Pros

  • Clay tiles look beautiful – there’s basically nothing more iconic than seeing a red clay tile roof. There’s simply something majestic about it that other materials are unable to compete with.
  • Its durability – when you have clay roof tiles installed on your home, you know you’re installing a roof that is bound to last a very long time too.
  • Rot is not a problem – if you’re getting wooden shingles installed on your home, there’s the constant risk of rot associated with natural products.
  • Insect-damage is not a worry – again, wood is prone to insects and other animals damaging it such as woodpeckers.
  • Freeze/thaw cycles won’t cause problems with clay – other materials will be affected by freeze and thaw cycles, but clay fares well despite of it.
  • Very little maintenance required – who doesn’t like a construction material that won’t have you running around trying to keep it looking good the whole time?
  • Not a new kid on the block – clay roof tiles have been around for a long time and it’s not like there are a lot of new problems arising as a consequence. Whenever a new construction material comes out, it needs to be tested over time to see how well it does. Clay has already passed that test a couple of hundred years ago.
  • Good insulation offered – it’s both important that you keep your home well insulated, but also that good ventilation is offered to keep the air quality high and humidity at appropriate levels, which is why roof vents are traditionally installed too. Air can circulate under the tiles, effectively offering those different properties you’re looking for in a home.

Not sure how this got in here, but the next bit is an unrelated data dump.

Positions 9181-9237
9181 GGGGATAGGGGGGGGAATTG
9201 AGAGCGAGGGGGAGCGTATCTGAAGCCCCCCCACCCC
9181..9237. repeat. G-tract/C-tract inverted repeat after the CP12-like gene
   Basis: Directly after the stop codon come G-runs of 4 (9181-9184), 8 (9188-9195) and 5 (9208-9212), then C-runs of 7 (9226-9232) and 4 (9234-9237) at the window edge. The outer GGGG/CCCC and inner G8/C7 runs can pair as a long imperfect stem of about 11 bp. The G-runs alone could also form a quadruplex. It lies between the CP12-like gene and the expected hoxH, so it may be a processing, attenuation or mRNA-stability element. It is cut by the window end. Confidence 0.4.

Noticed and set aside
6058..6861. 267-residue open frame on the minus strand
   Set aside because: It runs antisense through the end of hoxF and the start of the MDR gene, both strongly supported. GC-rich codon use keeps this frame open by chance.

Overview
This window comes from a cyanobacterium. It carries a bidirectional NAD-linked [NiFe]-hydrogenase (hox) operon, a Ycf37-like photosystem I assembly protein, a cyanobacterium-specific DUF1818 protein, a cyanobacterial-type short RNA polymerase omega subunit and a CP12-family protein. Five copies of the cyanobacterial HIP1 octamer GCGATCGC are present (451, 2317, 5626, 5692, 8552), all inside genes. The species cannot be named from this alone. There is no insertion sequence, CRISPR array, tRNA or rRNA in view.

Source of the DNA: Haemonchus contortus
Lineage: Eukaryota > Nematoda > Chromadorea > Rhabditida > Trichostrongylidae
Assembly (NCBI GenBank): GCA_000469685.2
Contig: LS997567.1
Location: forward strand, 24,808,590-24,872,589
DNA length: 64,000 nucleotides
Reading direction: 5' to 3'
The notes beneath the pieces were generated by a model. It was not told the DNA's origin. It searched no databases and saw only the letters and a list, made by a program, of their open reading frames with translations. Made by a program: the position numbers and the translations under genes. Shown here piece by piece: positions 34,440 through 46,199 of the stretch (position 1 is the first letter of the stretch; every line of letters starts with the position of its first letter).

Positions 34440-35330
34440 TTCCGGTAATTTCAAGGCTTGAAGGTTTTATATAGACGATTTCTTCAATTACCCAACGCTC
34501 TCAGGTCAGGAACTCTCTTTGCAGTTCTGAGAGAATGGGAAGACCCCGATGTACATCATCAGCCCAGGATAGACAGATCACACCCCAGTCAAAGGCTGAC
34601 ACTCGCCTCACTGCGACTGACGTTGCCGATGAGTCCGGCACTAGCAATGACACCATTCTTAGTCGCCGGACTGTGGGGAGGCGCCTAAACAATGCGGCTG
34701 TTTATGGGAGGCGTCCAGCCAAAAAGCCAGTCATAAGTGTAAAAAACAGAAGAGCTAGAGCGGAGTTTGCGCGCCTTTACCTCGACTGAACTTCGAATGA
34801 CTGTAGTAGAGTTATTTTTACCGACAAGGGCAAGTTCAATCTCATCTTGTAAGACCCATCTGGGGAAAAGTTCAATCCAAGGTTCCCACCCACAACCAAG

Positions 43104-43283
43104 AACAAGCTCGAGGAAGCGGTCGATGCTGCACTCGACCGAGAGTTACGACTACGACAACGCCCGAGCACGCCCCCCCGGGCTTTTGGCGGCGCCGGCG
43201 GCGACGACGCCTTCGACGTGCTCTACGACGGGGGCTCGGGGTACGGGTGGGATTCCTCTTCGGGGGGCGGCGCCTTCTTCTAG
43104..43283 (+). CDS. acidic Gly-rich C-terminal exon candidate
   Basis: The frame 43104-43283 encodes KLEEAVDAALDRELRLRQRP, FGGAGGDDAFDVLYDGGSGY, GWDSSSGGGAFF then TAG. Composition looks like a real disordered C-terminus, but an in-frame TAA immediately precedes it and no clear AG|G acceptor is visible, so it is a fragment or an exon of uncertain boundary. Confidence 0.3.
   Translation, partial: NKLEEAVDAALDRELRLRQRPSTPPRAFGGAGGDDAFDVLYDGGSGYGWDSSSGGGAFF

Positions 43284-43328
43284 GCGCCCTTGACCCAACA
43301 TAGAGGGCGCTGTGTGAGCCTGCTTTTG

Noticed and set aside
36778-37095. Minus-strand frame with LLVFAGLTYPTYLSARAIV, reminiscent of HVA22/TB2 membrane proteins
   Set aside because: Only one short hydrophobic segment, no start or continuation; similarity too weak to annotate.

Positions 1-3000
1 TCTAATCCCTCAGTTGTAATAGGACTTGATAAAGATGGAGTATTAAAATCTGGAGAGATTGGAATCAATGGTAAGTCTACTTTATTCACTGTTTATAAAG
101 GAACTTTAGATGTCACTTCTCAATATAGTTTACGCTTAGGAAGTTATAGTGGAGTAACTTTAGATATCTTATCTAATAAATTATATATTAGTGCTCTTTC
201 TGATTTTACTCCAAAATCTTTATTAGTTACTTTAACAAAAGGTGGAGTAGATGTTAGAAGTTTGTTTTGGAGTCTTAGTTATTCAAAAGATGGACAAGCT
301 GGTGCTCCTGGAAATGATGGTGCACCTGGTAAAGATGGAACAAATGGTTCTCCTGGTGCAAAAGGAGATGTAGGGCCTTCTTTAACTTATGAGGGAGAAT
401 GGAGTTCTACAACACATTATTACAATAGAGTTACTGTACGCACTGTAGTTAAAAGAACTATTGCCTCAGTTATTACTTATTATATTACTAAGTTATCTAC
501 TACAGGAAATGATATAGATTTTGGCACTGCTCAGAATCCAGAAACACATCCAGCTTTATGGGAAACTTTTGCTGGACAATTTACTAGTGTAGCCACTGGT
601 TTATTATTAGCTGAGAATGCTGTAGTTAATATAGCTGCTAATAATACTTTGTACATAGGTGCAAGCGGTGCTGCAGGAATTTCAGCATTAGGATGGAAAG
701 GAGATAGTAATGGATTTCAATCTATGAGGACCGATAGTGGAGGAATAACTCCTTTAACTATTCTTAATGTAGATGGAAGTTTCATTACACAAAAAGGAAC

• Easy to replace – if one needs to be replaced, the work involved is not too difficult for a pro to do.
  • A lot of beautiful colors available – while Terracotta tiles are red in their colors, you can get clay tiles in many different colors.
  • Eco-friendly – clay is an eco-friendly material that is even easy to recycle too which ensures that it doesn’t put unnecessary strain on the environment.
  • Cool roofs are becoming a thing with clay roofs – lighter colored roofs will be better at reflecting the sun’s rays and that also means your energy bill will be lower as a consequence. A lot of clay tile manufacturers now use processes to ensure that more light is reflected so that your energy bill won’t increase exponentially.
  • Good manufacturer’s warranty against color fading – many manufacturers will provide good warranty against color fading.

Cons

With that mentioned, it’s also worth mentioning that the material does have some drawbacks.